In addition to the development of lower extremity muscle and connective tissue strength, an effective injury prevention strategy is the development of proprioception.
Proprioception can be defined as the ability to sense stimuli arising within the body regarding position, motion, and equilibrium; the normal awareness of one’s posture, movement, balance, and location based on the sensations received by the proprioceptors (sensory receptors that receive stimuli from within the body, especially one that responds to position and movement).
“Improvements in proprioceptive control (balance) in a single stance may be a key factor for an effective reduction in ankle sprains, knee sprains, and low back pain,” according to a study in the Journal of Strength and Conditioning Research. (Riva, D, et.al.)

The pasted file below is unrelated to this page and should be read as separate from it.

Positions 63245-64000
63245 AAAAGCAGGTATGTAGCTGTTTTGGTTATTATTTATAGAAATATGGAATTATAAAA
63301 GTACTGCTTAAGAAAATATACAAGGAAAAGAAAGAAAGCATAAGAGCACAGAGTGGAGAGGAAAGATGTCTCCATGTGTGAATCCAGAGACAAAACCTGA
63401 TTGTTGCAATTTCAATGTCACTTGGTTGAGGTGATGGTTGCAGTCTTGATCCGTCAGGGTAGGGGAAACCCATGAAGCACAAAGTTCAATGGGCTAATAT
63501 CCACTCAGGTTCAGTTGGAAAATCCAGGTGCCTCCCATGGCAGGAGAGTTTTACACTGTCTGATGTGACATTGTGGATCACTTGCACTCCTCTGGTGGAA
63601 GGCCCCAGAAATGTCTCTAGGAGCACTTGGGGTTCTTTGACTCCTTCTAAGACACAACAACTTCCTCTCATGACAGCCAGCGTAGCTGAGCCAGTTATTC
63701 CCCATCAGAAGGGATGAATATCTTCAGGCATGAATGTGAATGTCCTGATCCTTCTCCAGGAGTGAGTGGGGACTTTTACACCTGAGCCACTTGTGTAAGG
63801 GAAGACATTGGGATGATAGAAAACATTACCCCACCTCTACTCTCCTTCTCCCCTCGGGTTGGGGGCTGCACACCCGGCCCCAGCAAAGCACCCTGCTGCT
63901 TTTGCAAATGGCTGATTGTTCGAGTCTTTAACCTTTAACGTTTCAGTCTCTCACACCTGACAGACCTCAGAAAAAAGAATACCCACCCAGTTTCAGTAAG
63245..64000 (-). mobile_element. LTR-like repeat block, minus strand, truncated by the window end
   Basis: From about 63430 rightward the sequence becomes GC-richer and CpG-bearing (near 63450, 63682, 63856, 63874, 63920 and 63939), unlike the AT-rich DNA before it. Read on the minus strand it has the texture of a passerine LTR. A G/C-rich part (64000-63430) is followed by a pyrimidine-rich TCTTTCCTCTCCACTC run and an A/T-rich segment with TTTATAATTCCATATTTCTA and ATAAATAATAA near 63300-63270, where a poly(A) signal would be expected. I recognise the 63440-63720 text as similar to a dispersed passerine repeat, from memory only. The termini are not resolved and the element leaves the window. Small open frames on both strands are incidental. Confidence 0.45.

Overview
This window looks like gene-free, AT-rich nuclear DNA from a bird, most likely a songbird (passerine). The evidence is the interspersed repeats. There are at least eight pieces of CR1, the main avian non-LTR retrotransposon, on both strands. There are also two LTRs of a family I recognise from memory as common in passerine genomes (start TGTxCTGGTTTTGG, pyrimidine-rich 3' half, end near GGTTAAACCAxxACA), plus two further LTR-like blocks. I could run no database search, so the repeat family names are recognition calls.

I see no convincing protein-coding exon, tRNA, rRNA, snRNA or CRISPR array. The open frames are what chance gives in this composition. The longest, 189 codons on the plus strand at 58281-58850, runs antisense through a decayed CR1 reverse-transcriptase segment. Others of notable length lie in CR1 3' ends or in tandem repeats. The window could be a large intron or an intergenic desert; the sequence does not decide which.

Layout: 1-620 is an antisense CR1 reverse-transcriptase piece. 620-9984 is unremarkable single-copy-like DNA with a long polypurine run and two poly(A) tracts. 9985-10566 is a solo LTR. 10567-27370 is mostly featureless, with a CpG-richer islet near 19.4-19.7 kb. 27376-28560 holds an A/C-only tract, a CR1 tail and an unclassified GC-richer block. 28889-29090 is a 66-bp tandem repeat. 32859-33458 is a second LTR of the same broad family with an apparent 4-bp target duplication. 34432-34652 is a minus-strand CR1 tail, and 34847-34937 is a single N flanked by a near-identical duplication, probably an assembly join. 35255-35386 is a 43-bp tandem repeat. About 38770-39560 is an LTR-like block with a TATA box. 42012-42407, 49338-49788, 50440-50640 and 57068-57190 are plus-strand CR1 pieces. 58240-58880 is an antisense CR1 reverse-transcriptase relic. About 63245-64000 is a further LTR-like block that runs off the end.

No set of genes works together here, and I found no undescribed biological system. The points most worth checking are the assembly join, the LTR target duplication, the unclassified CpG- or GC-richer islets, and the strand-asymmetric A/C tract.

At Athletic Performance Training Center, virtually all of our athletes finish their workouts with an ankle stability exercise, performed on an Airex balance pad. The exercise is performed in socks, to eliminate the stabilizing effect of the soles of their shoes.
We start with 30 seconds on each foot, with a still, “quiet” upper body (athletes can’t use arms and upper torso to assist in balance). Once our athletes become proficient, we add increments of 15 seconds, eventually aiming for 2-3 minutes on each foot, twice a week.
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